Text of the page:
Tinker with Your Genes to Determine Your Destiny.
“In the past, geneticists have looked at so-called disease genes, but a lot of people have changes in their genes and don’t get these diseases. There have to be other parts of physiology and genetics that compensate.”
“DNA + Environment + Triggers + Chance = the Structure and Function of All of the Cells in Your Body. To Determine Your Destiny, intelligently alter your ‘environment’ through Epigenetics.”
-Bruce Alan Kehr, M.D.
Let’s focus on the role of DNA on your health and well-being. When it comes to your physical condition, and the genes you inherited from your parents, do you believe in free will, or that your future is already determined by their DNA inside you? The answer is, BOTH. Picture this: You’re in a new doctor’s office, sitting across from the nurse practitioner in your gauzy white gown, anxiously awaiting the encounter with the doc. After the pleasantries about the weather and the lunch-hour traffic, what’s the first item of business? If you’re like the majority of patients, it probably includes the words “Medical History”. The questions covered are often so predictable you don’t give them a second thought. “Do you have diabetes in your family? A history of glaucoma? Cancer?” “How many times a week do you drink? Do you smoke? How many partners have you had?” Without much thought required, you probably have a number of automatic replies for the doctor. And yet I invite you to take a closer look at these routine questions, because hidden within them is a confounding contradiction that belies a crucial fact about our bodies: In one category, you’re asked to name the things you can’t change—a history of familial disease or complications. These have already been “Determined.” But the other category—smoking, drinking, sex, exercise, and the like? These relate to your “Free Will.” These are entirely within your power to control—and change. While you may have been born and bred to believe that DNA is Your Destiny, the reality is you can now discover the keys to your own genetic code—and unlock that code to determine your own destiny… and to improve your health, well-being, and “Healthspan.”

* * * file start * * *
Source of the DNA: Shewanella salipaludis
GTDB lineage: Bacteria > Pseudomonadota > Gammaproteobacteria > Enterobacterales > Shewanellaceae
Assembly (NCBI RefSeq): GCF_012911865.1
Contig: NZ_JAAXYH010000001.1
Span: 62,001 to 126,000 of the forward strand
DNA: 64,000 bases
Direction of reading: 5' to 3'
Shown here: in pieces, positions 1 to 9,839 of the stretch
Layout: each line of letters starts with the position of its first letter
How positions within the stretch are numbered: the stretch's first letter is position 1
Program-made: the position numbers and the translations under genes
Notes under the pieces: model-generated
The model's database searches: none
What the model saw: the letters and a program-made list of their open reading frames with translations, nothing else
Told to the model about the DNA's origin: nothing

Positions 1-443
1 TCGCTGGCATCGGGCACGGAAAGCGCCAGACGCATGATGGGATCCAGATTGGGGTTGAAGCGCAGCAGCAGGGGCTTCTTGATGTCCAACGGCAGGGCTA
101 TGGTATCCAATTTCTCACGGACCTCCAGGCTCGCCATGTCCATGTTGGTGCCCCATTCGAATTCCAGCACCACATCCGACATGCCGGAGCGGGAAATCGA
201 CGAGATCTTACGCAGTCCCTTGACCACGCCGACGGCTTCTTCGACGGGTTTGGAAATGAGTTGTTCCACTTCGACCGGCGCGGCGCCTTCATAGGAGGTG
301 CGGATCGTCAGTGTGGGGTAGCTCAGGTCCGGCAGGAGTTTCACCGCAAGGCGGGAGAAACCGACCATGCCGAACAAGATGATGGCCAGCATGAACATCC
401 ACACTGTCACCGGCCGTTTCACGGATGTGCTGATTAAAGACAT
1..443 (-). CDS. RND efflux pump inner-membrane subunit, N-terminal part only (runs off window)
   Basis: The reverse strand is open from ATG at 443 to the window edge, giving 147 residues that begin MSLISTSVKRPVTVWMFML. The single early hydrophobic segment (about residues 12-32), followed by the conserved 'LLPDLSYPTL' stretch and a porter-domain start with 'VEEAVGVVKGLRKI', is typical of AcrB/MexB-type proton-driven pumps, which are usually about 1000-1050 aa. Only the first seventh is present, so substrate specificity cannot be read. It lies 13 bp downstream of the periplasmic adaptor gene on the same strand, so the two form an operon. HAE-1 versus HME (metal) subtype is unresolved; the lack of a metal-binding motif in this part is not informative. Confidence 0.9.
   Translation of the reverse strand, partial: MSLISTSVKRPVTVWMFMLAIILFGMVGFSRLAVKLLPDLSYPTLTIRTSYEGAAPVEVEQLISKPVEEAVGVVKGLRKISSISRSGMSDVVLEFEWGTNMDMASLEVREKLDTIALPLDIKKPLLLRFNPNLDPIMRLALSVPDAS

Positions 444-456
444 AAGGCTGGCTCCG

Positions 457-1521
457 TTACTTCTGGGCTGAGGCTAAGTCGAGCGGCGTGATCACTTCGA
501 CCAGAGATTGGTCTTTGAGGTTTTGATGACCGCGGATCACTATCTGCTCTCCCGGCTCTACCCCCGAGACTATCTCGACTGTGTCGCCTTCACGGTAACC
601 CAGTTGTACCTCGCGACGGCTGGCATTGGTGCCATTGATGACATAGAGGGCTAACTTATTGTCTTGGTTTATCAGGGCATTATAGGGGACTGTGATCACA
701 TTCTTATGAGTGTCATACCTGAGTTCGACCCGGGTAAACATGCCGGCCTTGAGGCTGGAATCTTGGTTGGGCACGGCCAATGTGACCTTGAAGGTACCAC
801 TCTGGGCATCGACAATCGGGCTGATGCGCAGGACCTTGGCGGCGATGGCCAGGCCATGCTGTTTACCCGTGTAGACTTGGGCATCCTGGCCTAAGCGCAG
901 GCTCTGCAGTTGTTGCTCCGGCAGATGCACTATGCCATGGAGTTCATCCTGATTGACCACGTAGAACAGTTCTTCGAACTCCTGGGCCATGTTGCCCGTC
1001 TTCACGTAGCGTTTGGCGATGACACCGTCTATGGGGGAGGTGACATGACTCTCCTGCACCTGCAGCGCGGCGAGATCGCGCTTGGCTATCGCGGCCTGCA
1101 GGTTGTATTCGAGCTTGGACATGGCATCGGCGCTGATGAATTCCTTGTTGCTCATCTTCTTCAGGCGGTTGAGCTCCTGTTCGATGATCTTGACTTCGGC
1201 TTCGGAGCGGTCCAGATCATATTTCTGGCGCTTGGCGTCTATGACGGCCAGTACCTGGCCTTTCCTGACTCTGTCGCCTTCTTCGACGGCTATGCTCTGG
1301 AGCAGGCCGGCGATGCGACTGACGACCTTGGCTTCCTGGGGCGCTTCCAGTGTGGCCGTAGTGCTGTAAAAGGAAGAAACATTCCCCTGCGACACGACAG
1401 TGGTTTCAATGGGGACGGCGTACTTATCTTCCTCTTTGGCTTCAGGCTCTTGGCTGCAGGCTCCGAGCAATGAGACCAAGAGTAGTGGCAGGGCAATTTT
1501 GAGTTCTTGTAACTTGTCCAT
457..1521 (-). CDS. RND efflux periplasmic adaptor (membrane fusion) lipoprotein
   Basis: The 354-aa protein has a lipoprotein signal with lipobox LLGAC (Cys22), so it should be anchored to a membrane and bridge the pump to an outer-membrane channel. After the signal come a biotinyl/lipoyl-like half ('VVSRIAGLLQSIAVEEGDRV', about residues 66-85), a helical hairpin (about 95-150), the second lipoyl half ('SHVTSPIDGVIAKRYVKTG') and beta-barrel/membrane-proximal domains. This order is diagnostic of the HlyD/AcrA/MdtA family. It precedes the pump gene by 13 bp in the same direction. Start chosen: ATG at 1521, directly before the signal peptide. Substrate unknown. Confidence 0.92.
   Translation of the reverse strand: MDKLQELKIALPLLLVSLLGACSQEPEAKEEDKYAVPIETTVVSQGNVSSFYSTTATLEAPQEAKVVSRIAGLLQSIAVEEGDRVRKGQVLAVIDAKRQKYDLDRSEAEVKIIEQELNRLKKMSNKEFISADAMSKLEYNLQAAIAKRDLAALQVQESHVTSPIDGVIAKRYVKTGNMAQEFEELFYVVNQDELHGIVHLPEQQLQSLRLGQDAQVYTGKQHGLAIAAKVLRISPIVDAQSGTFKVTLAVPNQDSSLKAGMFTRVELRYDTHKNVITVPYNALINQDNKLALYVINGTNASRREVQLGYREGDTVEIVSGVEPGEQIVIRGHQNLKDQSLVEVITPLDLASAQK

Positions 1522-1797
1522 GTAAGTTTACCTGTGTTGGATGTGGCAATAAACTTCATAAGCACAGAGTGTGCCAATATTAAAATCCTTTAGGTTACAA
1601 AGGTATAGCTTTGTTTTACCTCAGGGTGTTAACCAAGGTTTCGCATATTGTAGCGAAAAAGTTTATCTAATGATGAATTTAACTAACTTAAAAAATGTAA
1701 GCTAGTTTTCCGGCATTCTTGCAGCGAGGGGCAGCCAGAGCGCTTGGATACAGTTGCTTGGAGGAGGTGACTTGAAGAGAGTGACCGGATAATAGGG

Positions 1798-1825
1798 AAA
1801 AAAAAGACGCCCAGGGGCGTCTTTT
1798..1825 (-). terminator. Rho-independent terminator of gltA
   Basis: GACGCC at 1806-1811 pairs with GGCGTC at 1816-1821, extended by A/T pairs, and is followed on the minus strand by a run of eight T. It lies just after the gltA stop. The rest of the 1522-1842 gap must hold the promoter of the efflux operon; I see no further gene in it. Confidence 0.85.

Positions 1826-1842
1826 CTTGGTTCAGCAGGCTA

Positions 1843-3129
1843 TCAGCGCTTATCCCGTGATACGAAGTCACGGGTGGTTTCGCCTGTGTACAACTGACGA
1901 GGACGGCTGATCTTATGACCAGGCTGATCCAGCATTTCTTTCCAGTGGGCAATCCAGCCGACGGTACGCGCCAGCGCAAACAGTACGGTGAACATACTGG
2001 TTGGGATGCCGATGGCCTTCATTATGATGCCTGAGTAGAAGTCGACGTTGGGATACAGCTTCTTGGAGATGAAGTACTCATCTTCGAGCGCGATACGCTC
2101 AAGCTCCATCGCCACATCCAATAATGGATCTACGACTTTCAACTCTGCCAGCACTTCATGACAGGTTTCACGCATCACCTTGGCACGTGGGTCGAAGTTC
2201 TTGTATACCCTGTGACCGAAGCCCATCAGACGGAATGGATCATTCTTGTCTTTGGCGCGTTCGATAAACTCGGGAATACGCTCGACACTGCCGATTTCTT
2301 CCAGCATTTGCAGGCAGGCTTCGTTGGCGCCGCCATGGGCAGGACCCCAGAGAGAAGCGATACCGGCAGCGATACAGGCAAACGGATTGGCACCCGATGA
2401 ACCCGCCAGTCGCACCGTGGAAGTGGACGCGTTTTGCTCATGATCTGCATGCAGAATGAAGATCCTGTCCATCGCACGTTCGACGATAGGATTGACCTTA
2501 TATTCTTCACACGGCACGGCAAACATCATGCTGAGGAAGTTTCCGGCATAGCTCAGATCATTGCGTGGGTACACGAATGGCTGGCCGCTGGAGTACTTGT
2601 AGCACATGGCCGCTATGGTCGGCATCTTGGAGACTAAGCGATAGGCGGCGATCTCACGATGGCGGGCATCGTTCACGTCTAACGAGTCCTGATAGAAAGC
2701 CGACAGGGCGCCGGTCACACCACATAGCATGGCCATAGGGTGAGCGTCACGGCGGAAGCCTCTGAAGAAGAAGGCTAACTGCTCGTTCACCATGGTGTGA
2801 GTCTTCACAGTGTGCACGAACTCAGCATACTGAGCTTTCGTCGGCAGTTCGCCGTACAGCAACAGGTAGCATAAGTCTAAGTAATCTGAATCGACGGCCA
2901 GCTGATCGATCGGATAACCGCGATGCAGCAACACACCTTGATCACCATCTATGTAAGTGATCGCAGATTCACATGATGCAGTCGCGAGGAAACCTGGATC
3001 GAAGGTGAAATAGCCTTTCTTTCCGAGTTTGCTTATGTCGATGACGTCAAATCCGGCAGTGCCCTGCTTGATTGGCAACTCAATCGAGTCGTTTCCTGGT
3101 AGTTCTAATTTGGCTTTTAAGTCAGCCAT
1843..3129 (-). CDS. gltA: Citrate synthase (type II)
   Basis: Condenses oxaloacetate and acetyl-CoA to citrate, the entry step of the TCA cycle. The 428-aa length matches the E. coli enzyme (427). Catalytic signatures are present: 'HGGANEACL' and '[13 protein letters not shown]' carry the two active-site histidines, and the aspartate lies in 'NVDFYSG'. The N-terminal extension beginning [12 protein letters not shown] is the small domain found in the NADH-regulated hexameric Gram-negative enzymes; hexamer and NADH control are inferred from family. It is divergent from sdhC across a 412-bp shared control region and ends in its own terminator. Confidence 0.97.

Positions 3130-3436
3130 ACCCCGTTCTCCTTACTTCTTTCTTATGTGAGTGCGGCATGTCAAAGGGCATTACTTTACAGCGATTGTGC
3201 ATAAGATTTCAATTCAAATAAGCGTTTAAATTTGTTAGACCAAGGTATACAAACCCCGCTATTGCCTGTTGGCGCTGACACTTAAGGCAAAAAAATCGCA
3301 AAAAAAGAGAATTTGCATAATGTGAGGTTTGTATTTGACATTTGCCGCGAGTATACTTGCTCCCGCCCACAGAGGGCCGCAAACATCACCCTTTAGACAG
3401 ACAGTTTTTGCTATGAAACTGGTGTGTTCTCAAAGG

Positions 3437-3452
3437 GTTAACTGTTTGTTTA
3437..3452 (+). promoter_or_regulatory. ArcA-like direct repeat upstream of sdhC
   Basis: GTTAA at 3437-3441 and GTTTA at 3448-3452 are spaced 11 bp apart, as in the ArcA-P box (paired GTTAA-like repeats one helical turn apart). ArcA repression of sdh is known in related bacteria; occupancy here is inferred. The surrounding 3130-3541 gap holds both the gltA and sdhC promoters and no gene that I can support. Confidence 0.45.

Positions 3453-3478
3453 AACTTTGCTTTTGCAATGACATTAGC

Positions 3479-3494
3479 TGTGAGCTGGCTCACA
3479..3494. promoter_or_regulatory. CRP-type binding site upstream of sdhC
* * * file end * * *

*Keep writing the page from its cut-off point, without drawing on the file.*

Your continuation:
My greatest joy is to help you in your journey to become the best person you can be—whatever that may mean to you. The honor and privilege that comes with that mission requires me to go beyond simplistic pop psychology, and take you straight into the mind, heart, and brain of the psychiatrist’s consulting room, right alongside me. I try to present you the latest concepts that can change your worldview, and give you hope, inspiration, and tools that you can use to determine your future. That said, in this second week of our DNA series, I want to take a deep-dive with you into a key vocabulary word that may change your mind once and for all that your fate is baked into the genetic code you inherited from birth. The word is Epigenetics. Let’s dig in.